As some of you reading this may know, Siddha Yoga(TM) had a fair number of scandals over the years. I concentrated on doing the practices and, right or wrong, tried to ignore most of that. Finally, news from several fronts made me conclude that the group was becoming far too cultish and destructive. I left in 1997.

    Now that I’m thinking about it, right about then, my health really took a turn for the worse.

    I have always had iffy health, but it seemed that I could manage somehow. I could keep a job if they didn’t fire me over too many absences. I was studying Chinese medicine and working part time. My attendance at school was also sporadic; it was taking me too many years to complete my degree. In 1999, I finally had to quit school and work. It was my interning year. I’ve been disabled and unable to work ever since.

    My symptoms were so varied and elusive, it took 15 years to get some good working diagnoses. Celiac disease, Ehlers-Danlos Syndrome (hypermobile type), fibromyalgia, ME/CFS, narcolepsy, neurally-mediated hypotension, and Hashimoto’s thyroiditis, to name a few. (Yes, one of my docs has noted that I did not win the genetic lottery this time around.)

    Needless to say, my formerly excellent concentration, honed by years of mindfulness and meditation, was completely borked. My memory has never been great, and it got much worse. It is kind of neat, though, that I can read something or watch a movie, then read or watch the exact same thing again and it will be almost completely new to me again. So hey, it wasn’t all bad, I guess.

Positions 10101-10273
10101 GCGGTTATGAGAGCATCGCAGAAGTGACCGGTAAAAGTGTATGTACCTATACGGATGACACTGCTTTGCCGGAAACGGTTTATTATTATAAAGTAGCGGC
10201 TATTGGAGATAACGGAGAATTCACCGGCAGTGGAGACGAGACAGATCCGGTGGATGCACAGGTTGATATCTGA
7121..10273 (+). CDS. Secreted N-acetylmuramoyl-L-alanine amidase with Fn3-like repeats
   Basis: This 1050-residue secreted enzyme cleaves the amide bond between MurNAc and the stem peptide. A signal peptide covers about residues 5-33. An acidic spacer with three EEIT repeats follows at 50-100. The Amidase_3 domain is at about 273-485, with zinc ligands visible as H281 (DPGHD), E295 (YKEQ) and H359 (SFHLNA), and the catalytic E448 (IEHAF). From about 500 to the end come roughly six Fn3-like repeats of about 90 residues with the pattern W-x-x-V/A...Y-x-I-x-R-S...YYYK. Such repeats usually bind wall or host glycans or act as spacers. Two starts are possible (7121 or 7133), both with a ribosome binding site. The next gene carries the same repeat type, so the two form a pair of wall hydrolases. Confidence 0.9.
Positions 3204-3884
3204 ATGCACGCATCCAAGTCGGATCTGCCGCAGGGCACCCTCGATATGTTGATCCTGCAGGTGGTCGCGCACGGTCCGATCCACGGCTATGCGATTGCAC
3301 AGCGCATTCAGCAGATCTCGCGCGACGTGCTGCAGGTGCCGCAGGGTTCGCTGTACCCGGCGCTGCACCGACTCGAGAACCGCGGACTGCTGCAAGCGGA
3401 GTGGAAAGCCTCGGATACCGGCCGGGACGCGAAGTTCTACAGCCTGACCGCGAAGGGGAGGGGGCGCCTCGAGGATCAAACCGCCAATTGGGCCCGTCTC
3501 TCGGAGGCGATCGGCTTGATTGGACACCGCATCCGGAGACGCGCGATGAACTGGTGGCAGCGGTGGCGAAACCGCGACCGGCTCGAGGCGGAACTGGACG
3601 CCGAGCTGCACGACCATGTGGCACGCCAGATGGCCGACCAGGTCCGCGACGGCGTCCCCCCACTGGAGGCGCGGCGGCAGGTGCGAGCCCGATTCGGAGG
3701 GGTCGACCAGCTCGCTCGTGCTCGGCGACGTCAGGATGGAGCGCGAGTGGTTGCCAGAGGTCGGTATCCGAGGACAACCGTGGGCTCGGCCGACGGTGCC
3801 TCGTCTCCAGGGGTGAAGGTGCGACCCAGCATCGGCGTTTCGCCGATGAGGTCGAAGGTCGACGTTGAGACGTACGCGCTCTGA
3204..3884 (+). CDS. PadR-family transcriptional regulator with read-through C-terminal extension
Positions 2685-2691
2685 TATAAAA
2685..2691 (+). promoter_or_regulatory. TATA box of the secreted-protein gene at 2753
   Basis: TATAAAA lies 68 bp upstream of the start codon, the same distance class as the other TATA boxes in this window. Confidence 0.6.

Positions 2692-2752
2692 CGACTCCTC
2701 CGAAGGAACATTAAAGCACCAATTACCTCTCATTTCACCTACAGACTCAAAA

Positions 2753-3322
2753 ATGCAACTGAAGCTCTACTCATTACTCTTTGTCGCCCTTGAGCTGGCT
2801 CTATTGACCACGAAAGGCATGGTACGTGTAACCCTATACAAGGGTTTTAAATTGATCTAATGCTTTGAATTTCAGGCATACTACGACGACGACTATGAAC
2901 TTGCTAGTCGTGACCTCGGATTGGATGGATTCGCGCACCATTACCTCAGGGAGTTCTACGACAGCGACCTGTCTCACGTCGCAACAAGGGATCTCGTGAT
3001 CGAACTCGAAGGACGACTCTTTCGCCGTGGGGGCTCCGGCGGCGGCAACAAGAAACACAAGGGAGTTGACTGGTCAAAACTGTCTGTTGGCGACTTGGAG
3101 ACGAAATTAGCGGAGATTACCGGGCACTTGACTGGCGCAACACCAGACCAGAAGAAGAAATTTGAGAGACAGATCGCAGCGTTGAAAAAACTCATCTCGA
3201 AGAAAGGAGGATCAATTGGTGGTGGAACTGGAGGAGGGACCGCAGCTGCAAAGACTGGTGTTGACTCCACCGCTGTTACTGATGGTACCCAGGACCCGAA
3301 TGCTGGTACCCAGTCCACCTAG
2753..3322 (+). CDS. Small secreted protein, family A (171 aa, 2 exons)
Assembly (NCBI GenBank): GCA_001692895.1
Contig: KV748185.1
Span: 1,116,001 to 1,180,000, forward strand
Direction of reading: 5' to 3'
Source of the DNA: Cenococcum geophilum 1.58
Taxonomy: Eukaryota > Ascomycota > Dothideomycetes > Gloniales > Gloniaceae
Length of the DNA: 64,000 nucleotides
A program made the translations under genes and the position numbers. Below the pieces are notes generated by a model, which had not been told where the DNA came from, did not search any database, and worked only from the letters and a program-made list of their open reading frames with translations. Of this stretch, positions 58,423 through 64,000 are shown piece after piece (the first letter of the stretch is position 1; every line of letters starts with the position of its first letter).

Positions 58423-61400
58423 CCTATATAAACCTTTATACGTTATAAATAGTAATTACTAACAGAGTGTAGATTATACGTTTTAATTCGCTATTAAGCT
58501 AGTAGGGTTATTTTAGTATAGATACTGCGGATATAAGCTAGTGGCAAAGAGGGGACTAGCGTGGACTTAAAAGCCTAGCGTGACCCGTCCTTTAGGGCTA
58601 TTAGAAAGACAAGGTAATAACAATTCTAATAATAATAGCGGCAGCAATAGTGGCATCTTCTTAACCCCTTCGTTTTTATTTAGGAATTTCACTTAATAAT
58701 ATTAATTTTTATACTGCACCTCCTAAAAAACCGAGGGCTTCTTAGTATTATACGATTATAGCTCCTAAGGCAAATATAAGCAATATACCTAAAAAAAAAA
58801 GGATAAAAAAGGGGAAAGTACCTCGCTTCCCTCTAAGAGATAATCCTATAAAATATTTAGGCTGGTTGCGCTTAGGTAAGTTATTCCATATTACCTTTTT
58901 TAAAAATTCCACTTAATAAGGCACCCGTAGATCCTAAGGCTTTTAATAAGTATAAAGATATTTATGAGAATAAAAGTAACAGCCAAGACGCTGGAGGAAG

One of the things I did to try to hold on to some benefit of my practices was to buy and use a light-sound machine. The type I purchased was a Proteus from mindplace.com (http://www.mindplace.com/). I have been using it for years, an hour of delta stimulation every morning (program P11, one-hour meditation.) I think it really has done a lot to help me hold on to some of my mindfulness. It’s almost like I’m forcing my brain to meditate, since I can’t do it by my own volition any more.

    After many years my docs and I worked out diagnoses, and I’ve finally got some treatments that really work for me. I lost 90 lbs. and have kept it off over a year. I have much more energy these days, and my concentration has improved to the point that I can actually read a novel again. (I just finished my first novel in several years, “A Song of Ice and Fire”. It was great! I’ve missed reading like missing a limb.)

    Last night I learned that an ‘Net friend lost her husband after a long and grueling illness. I immediately resolved to chant for him. For the first time in years, I spent about two hours chanting. It was such a wonderful, deep, restorative experience. I learned some things about the mantra that expanded my understanding of it immensely. It was a beautiful and blessed experience; it felt like the practices and Kundalini Devi were welcoming me back.